Ancient history of Afghanistan

Archaeological exploration of the pre-Islamic period of Afghanistan began in Afghanistan in earnest after World War II and proceeded until the late 1970s when the nation was invaded by the Soviet Union. Archaeologists and historians suggest that humans were living in Afghanistan at least 50,000 years ago, and that farming communities of the region were among the earliest in the world.[1] Urbanized culture has existed in the land from between 3000 and 2000 BC.[1][2][3] Artifacts typical of the Paleolithic, Mesolithic, Neolithic, Bronze, and Iron ages have been found inside Afghanistan.[3]

After the Indus Valley civilization stretched up to northeast Afghanistan,[4] it was inhabited by the Iranic tribes and controlled by the Medes until about 500 BC when Darius the Great (Darius I) marched with his Persian army to make it part of the Achaemenid Empire. In 330 BC, Alexander the Great of Macedonia invaded the land after defeating Darius III of Persia in the Battle of Gaugamela. Much of Afghanistan became part of the Seleucid Empire followed by the Greco-Bactrian Kingdom. Seleucus I Nicator was defeated by Chandragupta Maurya and gave his daughter in peace treaty. The land was inhabited by various tribes and ruled by many different kingdoms for the next two millenniums. Before the arrival of Islam in the 7th century, there were a number of religions practiced in modern day Afghanistan, including Zoroastrianism, Hinduism and Buddhism.[5] The Kaffirstan region, in the Hindu Kush, was not converted until the 19th century.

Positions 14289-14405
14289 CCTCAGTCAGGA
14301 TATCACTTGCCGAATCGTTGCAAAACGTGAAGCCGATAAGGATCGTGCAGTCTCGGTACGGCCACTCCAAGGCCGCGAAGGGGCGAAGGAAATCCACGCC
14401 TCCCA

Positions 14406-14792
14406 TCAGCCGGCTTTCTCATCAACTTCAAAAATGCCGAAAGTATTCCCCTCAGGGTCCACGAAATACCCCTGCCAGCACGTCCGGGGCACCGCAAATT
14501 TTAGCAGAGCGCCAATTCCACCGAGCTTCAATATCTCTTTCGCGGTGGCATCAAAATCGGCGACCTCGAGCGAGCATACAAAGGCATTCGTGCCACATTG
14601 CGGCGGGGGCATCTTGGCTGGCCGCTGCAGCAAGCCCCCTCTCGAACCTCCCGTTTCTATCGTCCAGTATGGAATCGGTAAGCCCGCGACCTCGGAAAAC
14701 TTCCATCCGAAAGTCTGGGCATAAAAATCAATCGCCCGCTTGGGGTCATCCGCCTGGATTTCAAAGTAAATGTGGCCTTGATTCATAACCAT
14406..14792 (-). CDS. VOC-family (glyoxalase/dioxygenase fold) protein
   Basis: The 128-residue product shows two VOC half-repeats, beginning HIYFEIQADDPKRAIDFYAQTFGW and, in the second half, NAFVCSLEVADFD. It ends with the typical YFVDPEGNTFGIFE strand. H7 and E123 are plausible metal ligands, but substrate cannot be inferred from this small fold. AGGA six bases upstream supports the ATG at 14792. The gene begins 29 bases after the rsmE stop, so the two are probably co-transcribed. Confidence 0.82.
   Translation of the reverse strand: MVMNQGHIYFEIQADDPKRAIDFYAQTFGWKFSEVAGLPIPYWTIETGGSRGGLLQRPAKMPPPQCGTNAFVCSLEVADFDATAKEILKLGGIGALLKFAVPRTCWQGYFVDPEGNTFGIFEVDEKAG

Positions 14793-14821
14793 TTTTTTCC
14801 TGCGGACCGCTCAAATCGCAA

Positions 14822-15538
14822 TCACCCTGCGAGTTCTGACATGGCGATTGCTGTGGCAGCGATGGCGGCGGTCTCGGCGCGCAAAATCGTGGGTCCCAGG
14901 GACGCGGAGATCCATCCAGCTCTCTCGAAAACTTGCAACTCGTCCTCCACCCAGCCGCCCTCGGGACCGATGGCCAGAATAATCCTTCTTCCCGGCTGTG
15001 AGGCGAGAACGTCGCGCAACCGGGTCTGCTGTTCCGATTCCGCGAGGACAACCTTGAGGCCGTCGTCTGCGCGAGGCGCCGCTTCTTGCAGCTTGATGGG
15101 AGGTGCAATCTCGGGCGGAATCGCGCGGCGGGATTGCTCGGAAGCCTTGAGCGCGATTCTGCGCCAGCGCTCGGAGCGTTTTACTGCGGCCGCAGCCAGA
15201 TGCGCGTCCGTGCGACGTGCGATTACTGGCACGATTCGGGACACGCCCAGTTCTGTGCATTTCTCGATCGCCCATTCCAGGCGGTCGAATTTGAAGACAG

1. ^ a b "Afghanistan: VII. History (Archived)". John Ford Shroder. University of Nebraska. 2009. Archived from the original on October 31, 2009. Retrieved 2009-10-31.
  2. ^ "The Pre-Islamic Period". Library of Congress Country Studies on Afghanistan. 1997. Retrieved 2010-08-16.
  3. ^ a b Dupree, Nancy Hatch (1977). An Historical Guide To Afghanistan. Vol. 2. Edition. Afghan Air Authority, Afghan Tourist Organization. p. 492. Retrieved 2010-08-23.
  4. ^ The Ancient Indus: Urbanism, Economy, and Society. pp.1
  5. ^ Ende, Werner; Steinbach, Udo (15 April 2010). Islam in the World Today: A Handbook of Politics, Religion, Culture, and Society. Cornell University Press. p. 257. ISBN 9780801464898. At the time of the first Muslim advances, numerous local natural religions were competing with Buddhism, Zoroastrianism, and Hinduism in the territory of modern Afghanistan.

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